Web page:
Motorists involved in a minor, non-injury accident on a four-lane highway may move their vehicles to the shoulder of the road if the total damage is less than $1,000 and no one is injured.

Approaching Cars Cross into Your Lane
If an approaching car crosses the center line into your path, reduce your speed immediately, sound your horn and keep to the right even if this means running off the road.

When a tire blows, there is a loud noise and the car begins to swerve. If that should happen, do the following:

  • Hold the steering wheel tightly and try to keep the vehicle straight on your side of the road.
  • Take your foot off the gas to reduce speed.
  • Do not apply the brakes.
  • Allow the vehicle to slow down on its own.
  • Find a safe place to move the vehicle completely off the road.

Break Downs

  • Exit the main part of the road or move the vehicle completely onto the shoulder of the road.
  • Leave the car by the passenger side and do not allow passengers to remain in the car.
  • Stand off the road and away from the car. Do not stand in front of or to the rear of the vehicle.
  • If you need help, tie a white cloth to the left door handle or the radio antenna and raise the hood of the car.
  • Turn on the parking lights or emergency flashers. Always have flashlights or flares in your car for emergencies.
  • If the vehicle becomes disabled on the roadway, do not remain in the vehicle. Activate your car's hazard lights. Stand to the side of the roadway while waiting for assistance.

Flooded Roads
Do not drive through standing water or flooded road sections. You can lose control of your vehicle even in six inches of water and it can be swept away in as little as a foot of water.

  • A good rule of thumb, if you can't see the markings on the road, don't drive through the water. 
  • If your brakes are wet, dry them by driving a short distance and applying light pressure to the brake pedal.


Be alert to warning signs of standing water on the roadway such as visible reflections on the surface of the water, dimples created by rain drops as they hit the water, a slushing sound made by your tires and a loose feeling in your steering wheel. If you begin to hydroplane:

  • Take your foot off the gas pedal. 
  • Resist your instinct to use the brakes.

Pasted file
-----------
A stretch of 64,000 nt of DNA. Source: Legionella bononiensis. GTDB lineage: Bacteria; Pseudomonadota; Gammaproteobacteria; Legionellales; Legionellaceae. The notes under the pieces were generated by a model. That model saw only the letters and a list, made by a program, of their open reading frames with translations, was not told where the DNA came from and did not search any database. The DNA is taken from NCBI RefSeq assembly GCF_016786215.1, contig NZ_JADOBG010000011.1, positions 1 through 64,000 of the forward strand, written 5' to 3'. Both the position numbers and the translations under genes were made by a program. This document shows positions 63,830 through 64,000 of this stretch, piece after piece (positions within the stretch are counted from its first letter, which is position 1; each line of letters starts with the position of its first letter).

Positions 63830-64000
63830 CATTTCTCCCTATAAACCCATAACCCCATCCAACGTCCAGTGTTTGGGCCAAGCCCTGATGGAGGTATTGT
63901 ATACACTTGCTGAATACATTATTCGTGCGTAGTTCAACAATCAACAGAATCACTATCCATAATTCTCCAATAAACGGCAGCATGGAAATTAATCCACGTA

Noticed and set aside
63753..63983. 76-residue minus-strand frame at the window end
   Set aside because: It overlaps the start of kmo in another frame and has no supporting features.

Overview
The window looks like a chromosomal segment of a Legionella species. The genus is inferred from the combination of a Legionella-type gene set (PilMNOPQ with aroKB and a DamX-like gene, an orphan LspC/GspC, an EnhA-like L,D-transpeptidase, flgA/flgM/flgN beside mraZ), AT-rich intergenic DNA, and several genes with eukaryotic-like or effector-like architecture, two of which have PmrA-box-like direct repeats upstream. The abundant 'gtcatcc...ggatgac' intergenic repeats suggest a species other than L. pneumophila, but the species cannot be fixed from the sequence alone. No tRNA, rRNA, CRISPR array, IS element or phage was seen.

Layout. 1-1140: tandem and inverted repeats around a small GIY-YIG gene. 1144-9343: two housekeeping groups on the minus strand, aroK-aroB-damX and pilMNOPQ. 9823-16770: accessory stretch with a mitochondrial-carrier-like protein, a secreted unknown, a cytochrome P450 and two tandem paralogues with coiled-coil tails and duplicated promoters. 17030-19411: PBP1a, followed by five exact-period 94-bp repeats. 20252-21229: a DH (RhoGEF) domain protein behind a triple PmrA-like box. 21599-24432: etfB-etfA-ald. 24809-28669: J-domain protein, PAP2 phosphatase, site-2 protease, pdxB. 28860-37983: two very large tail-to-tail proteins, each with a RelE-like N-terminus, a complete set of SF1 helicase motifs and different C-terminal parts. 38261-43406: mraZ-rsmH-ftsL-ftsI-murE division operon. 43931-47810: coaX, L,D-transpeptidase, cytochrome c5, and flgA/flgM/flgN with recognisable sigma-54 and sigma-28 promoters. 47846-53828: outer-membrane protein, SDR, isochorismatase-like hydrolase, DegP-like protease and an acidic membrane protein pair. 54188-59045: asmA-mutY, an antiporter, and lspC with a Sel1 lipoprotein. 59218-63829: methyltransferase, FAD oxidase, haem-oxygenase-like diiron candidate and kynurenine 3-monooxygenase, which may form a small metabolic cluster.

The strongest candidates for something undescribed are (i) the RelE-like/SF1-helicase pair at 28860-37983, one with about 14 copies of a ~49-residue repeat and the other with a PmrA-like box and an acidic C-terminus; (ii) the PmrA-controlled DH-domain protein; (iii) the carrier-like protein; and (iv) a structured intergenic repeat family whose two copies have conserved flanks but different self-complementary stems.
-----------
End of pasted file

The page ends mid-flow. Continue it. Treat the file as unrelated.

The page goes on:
• Keep the steering wheel straight and let the vehicle’s momentum ease down until the tires grip the road again and you regain control.
  • If the vehicle skids, turn the wheel into the skid.

Move Over Law 
North Carolina’s “Move Over Law” requires motorists, if they can safely do so, to move at least one lane away from law enforcement or other emergency vehicles with flashing lights that are stopped on the side of the road.


  • Do not immediately apply the brakes or try to turn back. You could skid, lose control and overturn.
  • Slowly remove your foot from the accelerator and steer straight ahead. 
  • Allow the engine to slow the vehicle.
  • When the vehicle is stopped or nearly stopped, check for approaching traffic, and when it’s safe, gradually drive back onto the road.

Drive into a Body of Water

  • Stay calm
  • Brace for impact
  • Grasp the steering wheel to avoid injuries if the airbag inflates
  • While the vehicle is floating, undo your seatbelt and the seatbelts of children (oldest first)
  • Unlock the doors and open the windows while the electrical system is still operating
  • Take a deep breath and leave the vehicle through a window. Have children exit first.

How to Drive Out of a Skid

  • Avoid skidding in icy, rainy, or snowy conditions by gradually reducing speed.
  • Remove your foot from the accelerator. 
  • Turn the steering wheel in the direction the rear of the car is skidding. 
  • As soon as the vehicle's path begins to straighten, turn the steering wheel back the other way so you will not over-steer. 
    (See image under Hydroplaning)